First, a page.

Monthly Columns,  Reviews & Interviews

Witch Hunt

 

There are witches all around us. You can find them anywhere…

The Witch on Wheels has been documenting her findings.

 

Meet Priscilla Anne Tennant Herrington

 

 

The first time I met Priscilla Anne Tennant Herrington was on a weekend Mabon retreat. I was stuck by the energy she held, the gentleness with which she offered wisdom, often in the form of a question that made me think. When she began a pagan discussion group for LGPTQ youth, I volunteered to assist. When I was preparing to crone, she was one of my mentors. She’s one of the witchiest witches I know. 

The best thing that ever happened to me was discovering the Craft as both religion and practice,” she said for this interview. “As a child I believed in magic and also had a strong interest in religion; for a long time I thought the two were incompatible. To complicate matters, I grew up to have a hefty dose of skepticism about almost everything. Eventually I would realize that Witchcraft was exactly what I had always practiced in one way or another, that it was both the most ancient and the very newest of religions – and, for me, the way a skeptic can experience intense spirituality. My core beliefs are always in flux and always conform to the Wiccan Rede: An it harm none, do as ye will.”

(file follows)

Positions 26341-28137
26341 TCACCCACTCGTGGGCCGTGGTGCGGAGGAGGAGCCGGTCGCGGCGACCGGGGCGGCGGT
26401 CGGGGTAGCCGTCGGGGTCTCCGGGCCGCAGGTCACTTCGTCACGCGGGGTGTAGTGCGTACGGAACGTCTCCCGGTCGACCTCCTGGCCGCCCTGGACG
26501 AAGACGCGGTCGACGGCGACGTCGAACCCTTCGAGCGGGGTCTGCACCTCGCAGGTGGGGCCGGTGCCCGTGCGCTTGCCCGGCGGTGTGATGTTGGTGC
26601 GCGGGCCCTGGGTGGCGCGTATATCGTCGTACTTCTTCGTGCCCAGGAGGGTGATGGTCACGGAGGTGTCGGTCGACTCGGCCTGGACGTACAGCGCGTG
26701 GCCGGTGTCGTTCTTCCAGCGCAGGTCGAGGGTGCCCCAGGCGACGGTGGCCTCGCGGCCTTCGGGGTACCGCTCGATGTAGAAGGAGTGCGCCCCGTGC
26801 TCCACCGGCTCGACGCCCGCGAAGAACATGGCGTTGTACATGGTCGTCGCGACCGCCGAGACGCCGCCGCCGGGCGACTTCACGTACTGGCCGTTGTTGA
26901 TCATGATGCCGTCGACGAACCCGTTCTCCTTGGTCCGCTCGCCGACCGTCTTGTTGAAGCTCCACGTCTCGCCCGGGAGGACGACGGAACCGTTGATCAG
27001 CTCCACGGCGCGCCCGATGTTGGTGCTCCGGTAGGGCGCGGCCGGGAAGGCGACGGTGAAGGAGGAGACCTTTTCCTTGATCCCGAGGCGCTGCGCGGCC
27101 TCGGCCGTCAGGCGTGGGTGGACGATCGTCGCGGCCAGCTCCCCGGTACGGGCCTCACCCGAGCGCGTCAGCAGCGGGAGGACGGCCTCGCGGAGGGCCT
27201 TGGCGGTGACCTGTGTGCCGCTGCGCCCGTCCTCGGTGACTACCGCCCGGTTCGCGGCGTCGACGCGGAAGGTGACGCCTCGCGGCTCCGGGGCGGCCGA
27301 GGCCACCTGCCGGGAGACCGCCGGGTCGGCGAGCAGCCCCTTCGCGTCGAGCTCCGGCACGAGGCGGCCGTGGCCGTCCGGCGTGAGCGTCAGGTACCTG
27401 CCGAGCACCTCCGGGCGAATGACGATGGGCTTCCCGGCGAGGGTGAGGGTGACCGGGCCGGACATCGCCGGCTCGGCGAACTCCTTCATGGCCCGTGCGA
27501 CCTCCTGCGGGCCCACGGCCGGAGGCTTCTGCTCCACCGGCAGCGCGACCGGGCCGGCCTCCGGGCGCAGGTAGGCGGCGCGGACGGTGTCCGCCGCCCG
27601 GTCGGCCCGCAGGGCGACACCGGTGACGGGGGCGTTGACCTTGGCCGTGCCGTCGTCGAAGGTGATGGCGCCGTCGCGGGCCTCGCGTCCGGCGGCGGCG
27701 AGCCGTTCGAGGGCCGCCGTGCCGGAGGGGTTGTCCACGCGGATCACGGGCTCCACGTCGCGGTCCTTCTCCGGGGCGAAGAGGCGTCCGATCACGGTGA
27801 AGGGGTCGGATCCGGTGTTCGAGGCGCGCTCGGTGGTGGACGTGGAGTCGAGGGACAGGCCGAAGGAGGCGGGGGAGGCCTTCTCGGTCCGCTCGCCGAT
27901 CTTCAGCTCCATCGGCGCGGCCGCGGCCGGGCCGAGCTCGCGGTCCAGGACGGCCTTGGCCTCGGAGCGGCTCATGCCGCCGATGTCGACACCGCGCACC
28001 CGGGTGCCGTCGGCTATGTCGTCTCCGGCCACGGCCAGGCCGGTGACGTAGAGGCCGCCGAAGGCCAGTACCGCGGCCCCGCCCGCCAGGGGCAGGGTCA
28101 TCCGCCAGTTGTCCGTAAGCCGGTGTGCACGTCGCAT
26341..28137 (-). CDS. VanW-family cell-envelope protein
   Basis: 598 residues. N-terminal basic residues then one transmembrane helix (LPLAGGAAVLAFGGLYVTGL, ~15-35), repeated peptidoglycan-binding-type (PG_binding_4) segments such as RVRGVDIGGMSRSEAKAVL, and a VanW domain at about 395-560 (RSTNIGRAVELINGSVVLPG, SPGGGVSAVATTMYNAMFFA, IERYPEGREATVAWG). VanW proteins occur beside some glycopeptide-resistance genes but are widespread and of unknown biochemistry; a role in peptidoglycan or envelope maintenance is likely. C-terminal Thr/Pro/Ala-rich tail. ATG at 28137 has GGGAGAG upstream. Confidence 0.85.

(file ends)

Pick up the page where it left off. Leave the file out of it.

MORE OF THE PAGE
1. Do you have a magical name you’re willing to share?
Kerensa WordWeaver for magickal writing
Baba Yaga for ritual and workings

2. In what state do you reside?
Massachusetts

3. How do you make your living?
I am retired but I work part time in a community college computer lab.

4. Are you out of the closet? / Have you felt threatened?
I am, and I have not.

5. When did you first know you were a witch? How long have you been practicing?
I’m not sure when I first knew. I remember when I was about 8 and someone asked me, “Are you a witch?” (because I was born in Salem, MA) and I answered, “Yes!” because I knew it was true. Later I would read everything I could find about witchcraft (as well as everything about various religions); eventually I found a year-and-a-day training coven. I was formally initiated in 1998, and ordained in 2000.

6. How do you define your practice? Do you follow a specific tradition?
My practice is eclectic, influenced by Dianic and Reclaiming training and experience, and morphs constantly as I add and delete, based on my experience and studies. I try what seems useful and discard what no longer serves me.